INDONESIA – Asia Pulp and Paper (APP), the Indonesian paper and paper packaging giant that has been hounded by environmental activists over the past few years for alleged unsustainable forestry practices, claims to have developed a plan to restore and support the conservation of one million hectares of rainforest across Indonesia.
According to the APP, the new initiative, developed with input from many stakeholders, including WWF, Greenpeace and NGO members of APP’s Solutions Working Group, will have a significant impact on the landscapes both in and around the plantation concessions in APP’s supply chain.
This announcement comes just over a year after APP launched its Forest Conservation Policy (FCP), which the company says resulted in the immediate and permanent cessation of natural forest clearance across its supply chain.
Since then, the company has been working closely with stakeholders to implement the policy, with support from The Forest Trust. The company has also been carrying out consultation on how it should prioritise restoration of important areas, following the wide ranging biodiversity assessments in its concessions.
Aida Greenbury, APP’s managing director of sustainability, said, “After over a year of implementing our FCP, it has become clear that the key to success of any efforts to halt deforestation in Indonesia is a landscape level approach to forest restoration and conservation.
“Land cannot be conserved or restored in isolation, the sustainability of the entire landscape must be taken into account and many stakeholders must be involved. We hope that by working with Indonesian and international stakeholders, as well as organisations such as WWF, The Forest Trust and Ekologika, our efforts will be much more effective.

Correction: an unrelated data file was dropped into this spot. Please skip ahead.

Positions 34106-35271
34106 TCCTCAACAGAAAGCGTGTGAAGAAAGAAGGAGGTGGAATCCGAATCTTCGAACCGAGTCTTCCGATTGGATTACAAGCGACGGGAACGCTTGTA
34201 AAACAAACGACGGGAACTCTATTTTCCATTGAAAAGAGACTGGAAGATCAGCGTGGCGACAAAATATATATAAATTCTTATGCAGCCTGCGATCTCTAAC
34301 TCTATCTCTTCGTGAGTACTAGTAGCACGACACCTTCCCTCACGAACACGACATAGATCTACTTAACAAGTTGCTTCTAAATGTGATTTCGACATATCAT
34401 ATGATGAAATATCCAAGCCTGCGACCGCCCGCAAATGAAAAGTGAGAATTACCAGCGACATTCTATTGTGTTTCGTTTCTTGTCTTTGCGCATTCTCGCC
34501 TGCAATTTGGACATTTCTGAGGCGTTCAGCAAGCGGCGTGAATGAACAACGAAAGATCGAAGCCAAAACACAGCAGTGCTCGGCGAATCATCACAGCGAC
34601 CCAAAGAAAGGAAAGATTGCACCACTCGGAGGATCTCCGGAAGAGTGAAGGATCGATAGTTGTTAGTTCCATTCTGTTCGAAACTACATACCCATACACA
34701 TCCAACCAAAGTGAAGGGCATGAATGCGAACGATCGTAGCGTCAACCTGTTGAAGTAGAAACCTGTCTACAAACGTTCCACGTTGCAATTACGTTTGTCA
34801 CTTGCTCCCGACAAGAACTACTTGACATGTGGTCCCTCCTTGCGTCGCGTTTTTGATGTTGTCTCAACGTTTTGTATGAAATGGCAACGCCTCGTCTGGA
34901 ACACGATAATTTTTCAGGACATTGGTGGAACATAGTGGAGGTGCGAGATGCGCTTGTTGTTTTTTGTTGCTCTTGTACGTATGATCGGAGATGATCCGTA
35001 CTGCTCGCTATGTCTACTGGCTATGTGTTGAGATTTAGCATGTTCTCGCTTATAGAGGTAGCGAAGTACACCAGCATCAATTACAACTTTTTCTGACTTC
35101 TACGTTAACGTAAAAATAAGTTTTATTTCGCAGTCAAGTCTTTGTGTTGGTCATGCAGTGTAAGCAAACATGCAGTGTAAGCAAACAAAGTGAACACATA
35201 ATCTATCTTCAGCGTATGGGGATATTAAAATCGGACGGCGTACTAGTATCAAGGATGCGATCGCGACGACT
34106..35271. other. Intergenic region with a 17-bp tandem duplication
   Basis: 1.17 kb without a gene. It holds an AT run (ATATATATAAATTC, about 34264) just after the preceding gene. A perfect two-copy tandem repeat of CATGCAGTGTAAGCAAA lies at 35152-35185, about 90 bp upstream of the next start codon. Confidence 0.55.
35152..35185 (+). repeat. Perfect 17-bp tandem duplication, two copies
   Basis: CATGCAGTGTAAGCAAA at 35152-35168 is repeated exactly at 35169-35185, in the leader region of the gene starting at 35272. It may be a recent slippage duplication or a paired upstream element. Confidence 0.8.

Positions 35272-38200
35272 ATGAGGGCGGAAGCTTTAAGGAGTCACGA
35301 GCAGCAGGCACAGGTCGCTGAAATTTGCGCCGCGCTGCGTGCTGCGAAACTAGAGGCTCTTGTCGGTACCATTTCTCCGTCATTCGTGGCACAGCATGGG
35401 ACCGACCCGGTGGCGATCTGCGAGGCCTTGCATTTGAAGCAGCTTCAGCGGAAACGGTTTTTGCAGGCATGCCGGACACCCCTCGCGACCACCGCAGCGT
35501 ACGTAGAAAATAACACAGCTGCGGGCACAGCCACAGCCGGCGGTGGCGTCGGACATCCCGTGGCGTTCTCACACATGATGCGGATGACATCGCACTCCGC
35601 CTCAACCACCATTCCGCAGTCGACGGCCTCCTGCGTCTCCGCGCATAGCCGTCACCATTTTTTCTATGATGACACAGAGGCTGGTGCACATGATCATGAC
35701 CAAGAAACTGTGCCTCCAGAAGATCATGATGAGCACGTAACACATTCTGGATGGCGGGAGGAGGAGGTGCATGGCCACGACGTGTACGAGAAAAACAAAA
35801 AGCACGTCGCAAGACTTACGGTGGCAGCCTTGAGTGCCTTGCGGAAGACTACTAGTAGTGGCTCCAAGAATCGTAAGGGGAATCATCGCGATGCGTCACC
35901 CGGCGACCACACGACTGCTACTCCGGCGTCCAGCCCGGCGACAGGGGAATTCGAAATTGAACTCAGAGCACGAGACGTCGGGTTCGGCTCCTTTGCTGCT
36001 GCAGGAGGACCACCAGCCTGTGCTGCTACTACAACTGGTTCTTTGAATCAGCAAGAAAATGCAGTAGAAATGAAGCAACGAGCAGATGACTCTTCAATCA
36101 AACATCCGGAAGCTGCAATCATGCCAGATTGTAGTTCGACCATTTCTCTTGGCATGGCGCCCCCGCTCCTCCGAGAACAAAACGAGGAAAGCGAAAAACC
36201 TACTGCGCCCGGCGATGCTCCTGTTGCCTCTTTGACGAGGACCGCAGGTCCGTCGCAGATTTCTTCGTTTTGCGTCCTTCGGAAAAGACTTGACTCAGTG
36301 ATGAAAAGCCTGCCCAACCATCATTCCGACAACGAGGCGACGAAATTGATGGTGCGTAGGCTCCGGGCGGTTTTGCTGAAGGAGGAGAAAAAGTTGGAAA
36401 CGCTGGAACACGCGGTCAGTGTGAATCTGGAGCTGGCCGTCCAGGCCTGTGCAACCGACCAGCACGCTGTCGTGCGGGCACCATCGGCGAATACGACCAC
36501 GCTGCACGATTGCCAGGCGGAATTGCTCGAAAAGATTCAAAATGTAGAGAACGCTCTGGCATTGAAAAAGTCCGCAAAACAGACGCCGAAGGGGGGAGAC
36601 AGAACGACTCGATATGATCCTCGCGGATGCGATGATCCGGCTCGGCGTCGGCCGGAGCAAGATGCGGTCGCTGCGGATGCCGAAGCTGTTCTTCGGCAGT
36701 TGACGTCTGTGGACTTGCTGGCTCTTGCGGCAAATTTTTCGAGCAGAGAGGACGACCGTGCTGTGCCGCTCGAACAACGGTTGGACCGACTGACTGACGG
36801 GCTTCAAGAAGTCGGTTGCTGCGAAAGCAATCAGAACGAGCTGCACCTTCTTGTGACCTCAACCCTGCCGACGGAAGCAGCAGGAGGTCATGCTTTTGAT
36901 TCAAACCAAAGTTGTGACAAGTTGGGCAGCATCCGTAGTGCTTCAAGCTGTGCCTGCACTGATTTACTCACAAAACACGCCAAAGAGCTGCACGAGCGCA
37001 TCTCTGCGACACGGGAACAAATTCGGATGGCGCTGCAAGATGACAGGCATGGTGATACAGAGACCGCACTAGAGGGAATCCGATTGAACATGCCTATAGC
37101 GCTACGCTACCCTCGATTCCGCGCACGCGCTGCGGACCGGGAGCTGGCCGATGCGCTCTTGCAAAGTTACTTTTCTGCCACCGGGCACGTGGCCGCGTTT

She continued, “We believe that by assessing entire landscapes and creating clear tailor made objectives and strategies, the maximum possible level of conservation will be achieved, not just for natural forest in our concessions, but for areas around them as well.”
APP is currently in consultation with WWF and other stakeholders, to develop plans for identified priority landscapes in which APP and its suppliers have commercial forestry-based operations, which will then be implemented by the company in close collaboration with other relevant players in the landscape, while observing the principles of Free, Prior and Informed Consent (FPIC).
As a first step, APP will work with an NGO coalition to preserve the natural forest in the 30 Hills landscape (Bukit Tigapuluh) in Jambi, Sumatra – a vital habitat for tiger and elephant populations. This will include increased protection of the corridor road from illegal activities, work on protecting the threatened elephant herd in the Tebo Multi Agro concession, and asessment of the viability of creating an animal corridor in the WKS concession which would connect important forest habitat blocks.
Over the coming months, APP says its commitment will be developed into a more detail time-bound plan that will form part of the company’s Integrated Sustainable Forest Management Plans (ISFMPs), which are currently being developed by APP, High Conservation Value (HCV), High Carbon Stock (HCS) and social experts as well as a peatland management team.
APP will also develop with other stakeholders, an independently administered trust fund to manage and finance these conservation measures in order to ensure their sustainability and viability into the future. The trust fund will receive start up funding from APP, and additional funding will be raised on an ongoing basis to successfully manage these conservation landscapes.
In order to manage this new conservation strategy, APP says it will be creating a multi-stakeholder platform, to be unveiled in due course, that will include a wide range of national and international NGOs and other institutions to guide the implementation of these conservation and restoration commitments.